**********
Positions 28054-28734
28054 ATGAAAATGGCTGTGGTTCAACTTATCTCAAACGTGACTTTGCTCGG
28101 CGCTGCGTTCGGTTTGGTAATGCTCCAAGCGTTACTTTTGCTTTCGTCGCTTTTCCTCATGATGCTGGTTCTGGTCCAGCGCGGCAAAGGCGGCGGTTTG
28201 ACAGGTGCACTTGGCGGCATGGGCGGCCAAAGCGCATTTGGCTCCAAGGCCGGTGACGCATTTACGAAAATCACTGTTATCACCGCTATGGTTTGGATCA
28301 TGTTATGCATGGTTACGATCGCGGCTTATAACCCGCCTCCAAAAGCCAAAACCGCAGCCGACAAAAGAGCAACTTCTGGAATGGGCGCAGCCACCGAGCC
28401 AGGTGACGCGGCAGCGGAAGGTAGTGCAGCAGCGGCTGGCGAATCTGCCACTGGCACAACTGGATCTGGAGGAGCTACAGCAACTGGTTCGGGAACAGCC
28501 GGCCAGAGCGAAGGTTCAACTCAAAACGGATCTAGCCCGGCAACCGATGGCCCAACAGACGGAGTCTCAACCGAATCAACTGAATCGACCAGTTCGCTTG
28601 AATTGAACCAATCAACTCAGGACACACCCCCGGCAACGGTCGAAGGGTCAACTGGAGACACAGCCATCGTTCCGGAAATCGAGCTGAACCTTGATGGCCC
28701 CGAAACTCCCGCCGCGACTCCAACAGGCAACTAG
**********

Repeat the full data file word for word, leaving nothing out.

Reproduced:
Positions 28054-28734
28054 ATGAAAATGGCTGTGGTTCAACTTATCTCAAACGTGACTTTGCTCGG
28101 CGCTGCGTTCGGTTTGGTAATGCTCCAAGCGTTACTTTTGCTTTCGTCGCTTTTCCTCATGATGCTGGTTCTGGTCCAGCGCGGCAAAGGCGGCGGTTTG
28201 ACAGGTGCACTTGGCGGCATGGGCGGCCAAAGCGCATTTGGCTCCAAGGCCGGTGACGCATTTACGAAAATCACTGTTATCACCGCTATGGTTTGGATCA
28301 TGTTATGCATGGTTACGATCGCGGCTTATAACCCGCCTCCAAAAGCCAAAACCGCAGCCGACAAAAGAGCAACTTCTGGAATGGGCGCAGCCACCGAGCC
28401 AGGTGACGCGGCAGCGGAAGGTAGTGCAGCAGCGGCTGGCGAATCTGCCACTGGCACAACTGGATCTGGAGGAGCTACAGCAACTGGTTCGGGAACAGCC
28501 GGCCAGAGCGAAGGTTCAACTCAAAACGGATCTAGCCCGGCAACCGATGGCCCAACAGACGGAGTCTCAACCGAATCAACTGAATCGACCAGTTCGCTTG
28601 AATTGAACCAATCAACTCAGGACACACCCCCGGCAACGGTCGAAGGGTCAACTGGAGACACAGCCATCGTTCCGGAAATCGAGCTGAACCTTGATGGCCC
28701 CGAAACTCCCGCCGCGACTCCAACAGGCAACTAG